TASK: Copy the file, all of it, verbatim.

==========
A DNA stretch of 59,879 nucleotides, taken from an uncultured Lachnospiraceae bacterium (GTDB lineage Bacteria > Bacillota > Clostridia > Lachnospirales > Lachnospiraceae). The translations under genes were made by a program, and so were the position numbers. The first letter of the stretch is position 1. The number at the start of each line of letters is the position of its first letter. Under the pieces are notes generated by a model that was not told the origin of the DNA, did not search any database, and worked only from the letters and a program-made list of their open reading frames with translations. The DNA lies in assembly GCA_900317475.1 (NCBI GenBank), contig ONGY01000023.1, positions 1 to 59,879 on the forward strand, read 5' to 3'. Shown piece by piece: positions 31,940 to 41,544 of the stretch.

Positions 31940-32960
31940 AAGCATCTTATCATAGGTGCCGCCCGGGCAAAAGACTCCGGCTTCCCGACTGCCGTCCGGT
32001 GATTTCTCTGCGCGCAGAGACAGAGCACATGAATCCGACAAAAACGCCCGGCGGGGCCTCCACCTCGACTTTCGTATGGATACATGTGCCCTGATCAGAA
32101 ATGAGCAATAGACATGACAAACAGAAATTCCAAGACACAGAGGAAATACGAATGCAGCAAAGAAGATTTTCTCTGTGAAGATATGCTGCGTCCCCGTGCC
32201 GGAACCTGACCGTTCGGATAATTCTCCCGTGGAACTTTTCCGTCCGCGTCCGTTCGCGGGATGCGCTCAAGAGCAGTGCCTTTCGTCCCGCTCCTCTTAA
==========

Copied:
A DNA stretch of 59,879 nucleotides, taken from an uncultured Lachnospiraceae bacterium (GTDB lineage Bacteria > Bacillota > Clostridia > Lachnospirales > Lachnospiraceae). The translations under genes were made by a program, and so were the position numbers. The first letter of the stretch is position 1. The number at the start of each line of letters is the position of its first letter. Under the pieces are notes generated by a model that was not told the origin of the DNA, did not search any database, and worked only from the letters and a program-made list of their open reading frames with translations. The DNA lies in assembly GCA_900317475.1 (NCBI GenBank), contig ONGY01000023.1, positions 1 to 59,879 on the forward strand, read 5' to 3'. Shown piece by piece: positions 31,940 to 41,544 of the stretch.

Positions 31940-32960
31940 AAGCATCTTATCATAGGTGCCGCCCGGGCAAAAGACTCCGGCTTCCCGACTGCCGTCCGGT
32001 GATTTCTCTGCGCGCAGAGACAGAGCACATGAATCCGACAAAAACGCCCGGCGGGGCCTCCACCTCGACTTTCGTATGGATACATGTGCCCTGATCAGAA
32101 ATGAGCAATAGACATGACAAACAGAAATTCCAAGACACAGAGGAAATACGAATGCAGCAAAGAAGATTTTCTCTGTGAAGATATGCTGCGTCCCCGTGCC
32201 GGAACCTGACCGTTCGGATAATTCTCCCGTGGAACTTTTCCGTCCGCGTCCGTTCGCGGGATGCGCTCAAGAGCAGTGCCTTTCGTCCCGCTCCTCTTAA